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Could ‘nimbyism’ threaten the transition to Net Zero? A lesson from Switzerland

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By Beth Tarling
14 September 2021
planning
property
News

By Beth Park, Account Director

The result of the Chesham and Amersham by-election – hailed as a victory for ‘nimbyism’ in the home counties – will still be fresh in the minds of developers looking to build homes, councils concerned about meeting their targets, and a government figuring out how best to fix a broken planning system. But when it comes to the impact on the transition to Net Zero, there’s reason to look a little further afield.

In another sobering week for planet earth that has only highlighted the need for urgent action, an article in the Financial Times has revealed how Switzerland risks taking a step back in its approach to renewables. It is a country which has long had a positive reputation for clean energy generation, in particular from hydropower, but which is bound by a complex regulatory system and the growing influence of local objections. Sound familiar?

The conundrum being faced in Switzerland is one that we should pay attention to. The Swiss government has committed to closing the country’s nuclear power stations but has no clear way forward to make up the significant shortfall that will leave. In addition, there are reportedly growing concerns about it being severed from the EU’s electricity grid as a result of diplomatic tensions. This presents potential difficulties for energy security in winter months, when rivers freeze and dependence on energy imports grows.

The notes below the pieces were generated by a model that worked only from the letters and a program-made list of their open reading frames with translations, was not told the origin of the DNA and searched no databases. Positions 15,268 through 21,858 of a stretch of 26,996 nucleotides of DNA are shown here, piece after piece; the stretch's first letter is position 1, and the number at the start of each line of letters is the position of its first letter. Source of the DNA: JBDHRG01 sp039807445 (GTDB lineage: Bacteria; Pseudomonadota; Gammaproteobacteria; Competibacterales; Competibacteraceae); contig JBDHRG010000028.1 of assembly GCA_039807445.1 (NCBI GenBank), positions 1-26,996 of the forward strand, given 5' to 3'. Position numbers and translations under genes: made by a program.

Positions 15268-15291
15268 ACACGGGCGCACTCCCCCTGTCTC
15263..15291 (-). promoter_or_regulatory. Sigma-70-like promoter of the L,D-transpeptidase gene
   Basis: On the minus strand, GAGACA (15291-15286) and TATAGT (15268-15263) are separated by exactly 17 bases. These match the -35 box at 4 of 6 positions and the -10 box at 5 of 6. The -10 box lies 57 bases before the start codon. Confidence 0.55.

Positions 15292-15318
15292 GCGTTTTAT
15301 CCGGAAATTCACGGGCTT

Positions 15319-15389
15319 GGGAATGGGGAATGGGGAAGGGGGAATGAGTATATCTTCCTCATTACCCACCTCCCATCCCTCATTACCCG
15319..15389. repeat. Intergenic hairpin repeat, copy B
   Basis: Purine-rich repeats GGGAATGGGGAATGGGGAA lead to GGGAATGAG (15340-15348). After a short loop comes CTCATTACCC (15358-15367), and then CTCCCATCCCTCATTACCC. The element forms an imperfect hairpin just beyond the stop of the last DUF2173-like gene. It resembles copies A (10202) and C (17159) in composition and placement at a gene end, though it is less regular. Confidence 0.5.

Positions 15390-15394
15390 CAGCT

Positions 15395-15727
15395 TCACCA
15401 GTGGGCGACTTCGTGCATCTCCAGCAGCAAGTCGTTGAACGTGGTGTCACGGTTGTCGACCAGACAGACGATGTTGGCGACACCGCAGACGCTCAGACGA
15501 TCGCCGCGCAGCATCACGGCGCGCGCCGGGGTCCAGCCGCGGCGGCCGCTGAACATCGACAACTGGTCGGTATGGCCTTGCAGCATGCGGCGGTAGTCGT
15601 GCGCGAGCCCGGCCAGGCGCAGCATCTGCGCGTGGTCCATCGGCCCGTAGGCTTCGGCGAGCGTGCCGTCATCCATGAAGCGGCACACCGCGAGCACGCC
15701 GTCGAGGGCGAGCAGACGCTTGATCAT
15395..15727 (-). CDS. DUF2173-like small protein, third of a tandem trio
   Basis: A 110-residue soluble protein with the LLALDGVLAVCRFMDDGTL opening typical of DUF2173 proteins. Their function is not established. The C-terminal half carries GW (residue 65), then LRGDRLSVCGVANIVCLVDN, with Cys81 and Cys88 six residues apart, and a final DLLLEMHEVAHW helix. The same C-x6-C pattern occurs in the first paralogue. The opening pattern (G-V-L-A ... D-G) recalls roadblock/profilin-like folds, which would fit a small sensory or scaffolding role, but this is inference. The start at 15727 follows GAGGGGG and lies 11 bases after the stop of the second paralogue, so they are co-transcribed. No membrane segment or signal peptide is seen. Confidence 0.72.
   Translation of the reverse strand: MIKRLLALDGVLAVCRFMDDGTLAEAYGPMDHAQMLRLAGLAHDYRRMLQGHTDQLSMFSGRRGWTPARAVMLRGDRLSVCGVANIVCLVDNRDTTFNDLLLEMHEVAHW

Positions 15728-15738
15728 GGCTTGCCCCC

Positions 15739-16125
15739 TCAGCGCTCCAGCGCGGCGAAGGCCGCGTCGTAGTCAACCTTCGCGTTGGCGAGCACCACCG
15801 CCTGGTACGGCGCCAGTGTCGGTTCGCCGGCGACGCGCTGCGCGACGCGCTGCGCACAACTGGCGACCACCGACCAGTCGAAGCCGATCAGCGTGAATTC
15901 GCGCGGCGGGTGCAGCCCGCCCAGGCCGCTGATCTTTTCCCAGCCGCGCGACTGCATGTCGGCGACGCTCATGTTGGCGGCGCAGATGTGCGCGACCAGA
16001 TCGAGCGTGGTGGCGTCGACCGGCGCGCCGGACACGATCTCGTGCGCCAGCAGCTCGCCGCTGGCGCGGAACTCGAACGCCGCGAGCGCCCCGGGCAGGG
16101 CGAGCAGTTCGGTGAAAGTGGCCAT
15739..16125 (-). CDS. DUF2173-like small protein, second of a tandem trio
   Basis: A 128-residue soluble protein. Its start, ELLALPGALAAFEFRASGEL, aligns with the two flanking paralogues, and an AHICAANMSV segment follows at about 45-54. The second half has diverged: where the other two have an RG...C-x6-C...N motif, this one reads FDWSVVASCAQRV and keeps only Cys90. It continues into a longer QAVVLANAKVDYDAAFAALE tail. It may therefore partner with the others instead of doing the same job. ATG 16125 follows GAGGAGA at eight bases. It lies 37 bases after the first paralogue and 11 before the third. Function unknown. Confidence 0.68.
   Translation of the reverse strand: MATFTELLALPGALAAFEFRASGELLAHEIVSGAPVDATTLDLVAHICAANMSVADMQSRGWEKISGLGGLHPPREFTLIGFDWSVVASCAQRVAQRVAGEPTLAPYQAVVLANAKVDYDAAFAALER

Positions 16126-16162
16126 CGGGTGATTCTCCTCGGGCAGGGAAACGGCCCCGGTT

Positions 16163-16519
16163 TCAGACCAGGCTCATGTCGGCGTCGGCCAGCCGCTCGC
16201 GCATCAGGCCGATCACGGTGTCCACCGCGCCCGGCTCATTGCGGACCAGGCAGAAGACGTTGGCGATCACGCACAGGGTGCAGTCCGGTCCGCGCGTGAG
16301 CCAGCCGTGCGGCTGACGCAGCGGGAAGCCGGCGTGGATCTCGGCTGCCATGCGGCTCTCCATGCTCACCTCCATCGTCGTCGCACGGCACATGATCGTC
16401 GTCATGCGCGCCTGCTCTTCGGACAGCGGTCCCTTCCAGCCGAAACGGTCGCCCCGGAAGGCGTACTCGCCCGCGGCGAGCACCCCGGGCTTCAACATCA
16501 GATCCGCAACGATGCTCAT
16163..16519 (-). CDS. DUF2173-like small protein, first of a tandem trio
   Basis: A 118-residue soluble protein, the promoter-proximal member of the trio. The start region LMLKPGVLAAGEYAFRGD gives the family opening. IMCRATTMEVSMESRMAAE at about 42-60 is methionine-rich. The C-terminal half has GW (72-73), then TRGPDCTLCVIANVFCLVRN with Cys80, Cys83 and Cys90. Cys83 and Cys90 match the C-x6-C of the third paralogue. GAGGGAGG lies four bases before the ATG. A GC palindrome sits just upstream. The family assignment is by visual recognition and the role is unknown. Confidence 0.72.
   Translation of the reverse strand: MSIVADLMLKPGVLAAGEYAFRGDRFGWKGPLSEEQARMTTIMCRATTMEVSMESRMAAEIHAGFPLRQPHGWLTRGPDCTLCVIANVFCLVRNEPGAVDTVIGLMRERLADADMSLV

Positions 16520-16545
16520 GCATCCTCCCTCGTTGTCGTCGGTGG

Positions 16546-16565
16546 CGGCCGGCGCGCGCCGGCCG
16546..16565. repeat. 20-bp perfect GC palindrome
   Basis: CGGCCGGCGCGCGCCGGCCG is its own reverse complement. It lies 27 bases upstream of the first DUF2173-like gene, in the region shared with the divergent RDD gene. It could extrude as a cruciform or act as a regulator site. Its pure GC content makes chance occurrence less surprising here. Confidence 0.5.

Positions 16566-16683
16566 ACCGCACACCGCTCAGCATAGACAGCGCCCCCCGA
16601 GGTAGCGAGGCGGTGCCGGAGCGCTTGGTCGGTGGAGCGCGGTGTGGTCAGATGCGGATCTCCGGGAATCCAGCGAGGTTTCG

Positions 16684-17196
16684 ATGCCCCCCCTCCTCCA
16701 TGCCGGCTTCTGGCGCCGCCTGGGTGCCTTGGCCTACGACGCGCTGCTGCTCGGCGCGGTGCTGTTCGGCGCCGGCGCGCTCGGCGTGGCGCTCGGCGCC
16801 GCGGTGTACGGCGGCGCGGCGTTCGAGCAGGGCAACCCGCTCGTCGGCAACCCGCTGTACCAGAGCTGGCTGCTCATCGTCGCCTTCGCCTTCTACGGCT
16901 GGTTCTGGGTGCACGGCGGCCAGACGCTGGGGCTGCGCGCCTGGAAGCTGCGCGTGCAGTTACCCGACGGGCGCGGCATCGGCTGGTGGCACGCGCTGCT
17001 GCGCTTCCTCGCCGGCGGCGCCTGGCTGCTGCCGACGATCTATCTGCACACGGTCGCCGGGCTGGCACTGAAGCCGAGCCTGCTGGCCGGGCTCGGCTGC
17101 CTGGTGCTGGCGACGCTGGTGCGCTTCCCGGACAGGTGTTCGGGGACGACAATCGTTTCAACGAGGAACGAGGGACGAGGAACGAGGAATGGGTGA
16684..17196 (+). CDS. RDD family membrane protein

As is often the case here too in the UK, whilst most people wholeheartedly agree with principle of delivering more renewable energy infrastructure, the reality is often different if that infrastructure is coming to a patch near you. Four years ago, voters in Switzerland opted strongly in favour of approving the government’s energy goals for 2050 as part of a referendum on the issue. This was effectively an endorsement for 850 new wind turbines being built over the next three decades.

At present, less than 5 per cent of that number have been built – and residents of small villages such as Kulmerau-Kirchleerau, where four turbines were recently proposed, are putting their foot down with impact.

Similar patterns are evident in our own work supporting developers to navigate the planning system, and ensuring communities are properly and meaningfully consulted with as part of the process. It is clear from the feedback we receive that the environment and sustainability are massively important to most people, but that equally there is a concern that renewable energy development in and of itself poses a threat to wildlife, landscape and, ultimately, an unchanged and undisturbed way of life for those that live in rural areas with space to accommodate it.

It is a challenge that we need to work together within the sector, with local and national government, and with local communities, to address - and one that needs to be resolved at speed.

There are all too many comparisons we can make with Switzerland here. But with COP26 just a few months away, and the climate crisis looming large, we cannot afford to remain neutral. Difficult decisions will need to be made, and all of us will likely need to accept some level of change in our own backyard. Effective communication and consultation will certainly have a big role to play.